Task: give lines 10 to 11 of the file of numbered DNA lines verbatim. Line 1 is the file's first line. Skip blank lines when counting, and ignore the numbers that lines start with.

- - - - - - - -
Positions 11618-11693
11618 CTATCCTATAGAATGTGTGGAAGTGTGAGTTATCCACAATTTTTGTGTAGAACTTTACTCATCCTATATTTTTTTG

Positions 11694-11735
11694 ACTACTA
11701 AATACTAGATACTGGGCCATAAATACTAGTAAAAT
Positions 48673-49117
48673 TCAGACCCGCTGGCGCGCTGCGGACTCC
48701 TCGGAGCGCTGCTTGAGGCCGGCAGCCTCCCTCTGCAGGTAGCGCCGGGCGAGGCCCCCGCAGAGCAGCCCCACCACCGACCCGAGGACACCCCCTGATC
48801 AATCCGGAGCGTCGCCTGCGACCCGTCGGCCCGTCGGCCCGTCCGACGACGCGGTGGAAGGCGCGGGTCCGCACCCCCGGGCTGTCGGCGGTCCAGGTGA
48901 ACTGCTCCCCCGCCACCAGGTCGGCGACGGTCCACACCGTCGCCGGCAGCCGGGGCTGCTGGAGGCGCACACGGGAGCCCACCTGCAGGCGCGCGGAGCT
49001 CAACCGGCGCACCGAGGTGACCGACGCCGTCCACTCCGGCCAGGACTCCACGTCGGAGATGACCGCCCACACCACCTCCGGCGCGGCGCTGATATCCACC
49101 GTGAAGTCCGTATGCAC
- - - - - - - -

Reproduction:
48901 ACTGCTCCCCCGCCACCAGGTCGGCGACGGTCCACACCGTCGCCGGCAGCCGGGGCTGCTGGAGGCGCACACGGGAGCCCACCTGCAGGCGCGCGGAGCT
49001 CAACCGGCGCACCGAGGTGACCGACGCCGTCCACTCCGGCCAGGACTCCACGTCGGAGATGACCGCCCACACCACCTCCGGCGCGGCGCTGATATCCACC